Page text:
Freddie Mac released its annual ARM survey of prime loans for 2007 last week. Based on the survey, the GSE reported a sharp decline in interest-rate discounting of prime ARM loans as well as tighter credit underwriting resulting from the disruptions in the capital markets that started in August.

For example, the initial-rate discount a year ago on 3/1 and 5/1 hybrid loans was about 1.8 percentage points, said Freddie Mac Chief Economist Frank Nothaft. But, in the firm's latest survey, the rate discount had virtually disappeared for these products. For 3/1s, the agency's survey reported the initial year's discount at 0.17 and 0.03 for 5/1s.

The survey also found that starting rates for ARMs were either similar or above rates seen a year earlier despite Fed Funds being reduced to 4.25% from 5.25% in 2006. Initial rates on 3/1 and 5/1 ARMs in the 2007 survey were 5.83% and 6%, respectively, compared with 5.88% and 5.96% in 2006.

On the other hand, the fully indexed rates have fallen to their lowest level in three years, Freddie Mac reported. This has caused an erosion in the initial-rate discount that had been prevalent in the market during 2005 and 2006, the GSE said. The fully indexed rates recorded for 2007 for 3/1s and 5/1s were 6% and 6.03% respectively, versus 7.72% for both in 2006's survey. Margins averaged 275 basis points, according to the survey, which is similar to the previous year.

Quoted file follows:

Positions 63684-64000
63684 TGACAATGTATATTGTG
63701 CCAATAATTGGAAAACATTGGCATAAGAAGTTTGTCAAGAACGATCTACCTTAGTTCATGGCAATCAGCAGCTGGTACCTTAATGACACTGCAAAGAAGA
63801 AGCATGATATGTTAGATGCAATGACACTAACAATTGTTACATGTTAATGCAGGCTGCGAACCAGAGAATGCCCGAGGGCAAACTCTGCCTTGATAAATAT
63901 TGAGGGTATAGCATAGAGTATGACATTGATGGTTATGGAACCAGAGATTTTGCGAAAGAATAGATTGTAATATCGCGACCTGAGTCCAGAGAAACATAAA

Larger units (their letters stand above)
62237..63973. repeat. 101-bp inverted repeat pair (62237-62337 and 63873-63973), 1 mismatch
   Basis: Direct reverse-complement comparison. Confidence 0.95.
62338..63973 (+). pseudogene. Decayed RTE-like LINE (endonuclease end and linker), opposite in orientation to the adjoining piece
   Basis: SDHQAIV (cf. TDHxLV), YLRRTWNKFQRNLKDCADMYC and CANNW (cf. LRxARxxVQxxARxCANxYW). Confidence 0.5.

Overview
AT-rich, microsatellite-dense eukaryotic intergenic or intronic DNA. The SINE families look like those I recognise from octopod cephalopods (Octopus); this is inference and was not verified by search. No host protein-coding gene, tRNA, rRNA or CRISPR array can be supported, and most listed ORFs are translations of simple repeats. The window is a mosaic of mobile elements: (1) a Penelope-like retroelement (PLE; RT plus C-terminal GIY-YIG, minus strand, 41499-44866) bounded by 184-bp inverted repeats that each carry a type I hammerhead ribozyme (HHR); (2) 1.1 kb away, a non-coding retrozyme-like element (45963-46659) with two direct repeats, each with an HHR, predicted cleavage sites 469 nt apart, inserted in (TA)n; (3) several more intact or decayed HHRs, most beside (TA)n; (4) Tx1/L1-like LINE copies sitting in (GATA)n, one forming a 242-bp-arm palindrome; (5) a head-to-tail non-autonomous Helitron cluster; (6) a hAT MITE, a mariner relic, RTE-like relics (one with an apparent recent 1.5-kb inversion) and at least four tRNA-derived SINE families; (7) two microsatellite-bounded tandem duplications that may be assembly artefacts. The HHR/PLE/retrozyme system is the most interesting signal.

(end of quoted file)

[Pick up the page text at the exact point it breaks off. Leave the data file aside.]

The fixed-adjustable rate spread was not too different in 2007 versus 2006. For 3/1 and 5/1 hybrid ARMs, the spread was 31 basis points and 14 basis points, respectively. This is compared with 25 basis points for 3/1s and 17 basis points for 5/1s previously.

The survey also found that 5/1 and 3/1 ARMs remain the most widely offered among lenders. Ninety-three percent of lenders offered 5/1s and 78% offered 3/1s, up from 2006's 84% and 69%, respectively. According to the survey, 3/3s are the least popular product with only 17% of lenders offering them, although this percentage is up from 4% in 2006.

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